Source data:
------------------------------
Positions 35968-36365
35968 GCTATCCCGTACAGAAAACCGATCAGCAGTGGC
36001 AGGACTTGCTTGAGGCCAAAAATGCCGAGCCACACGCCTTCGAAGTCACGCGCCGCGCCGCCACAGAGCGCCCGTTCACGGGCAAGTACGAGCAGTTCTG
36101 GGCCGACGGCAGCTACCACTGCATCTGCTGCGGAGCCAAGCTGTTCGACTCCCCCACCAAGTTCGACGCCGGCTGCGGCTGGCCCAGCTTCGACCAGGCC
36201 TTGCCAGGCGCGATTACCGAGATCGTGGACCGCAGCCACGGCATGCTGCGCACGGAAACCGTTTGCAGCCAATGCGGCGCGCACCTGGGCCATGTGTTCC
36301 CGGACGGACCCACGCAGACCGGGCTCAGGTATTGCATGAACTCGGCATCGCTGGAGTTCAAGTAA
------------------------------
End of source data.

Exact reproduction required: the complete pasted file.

Positions 35968-36365
35968 GCTATCCCGTACAGAAAACCGATCAGCAGTGGC
36001 AGGACTTGCTTGAGGCCAAAAATGCCGAGCCACACGCCTTCGAAGTCACGCGCCGCGCCGCCACAGAGCGCCCGTTCACGGGCAAGTACGAGCAGTTCTG
36101 GGCCGACGGCAGCTACCACTGCATCTGCTGCGGAGCCAAGCTGTTCGACTCCCCCACCAAGTTCGACGCCGGCTGCGGCTGGCCCAGCTTCGACCAGGCC
36201 TTGCCAGGCGCGATTACCGAGATCGTGGACCGCAGCCACGGCATGCTGCGCACGGAAACCGTTTGCAGCCAATGCGGCGCGCACCTGGGCCATGTGTTCC
36301 CGGACGGACCCACGCAGACCGGGCTCAGGTATTGCATGAACTCGGCATCGCTGGAGTTCAAGTAA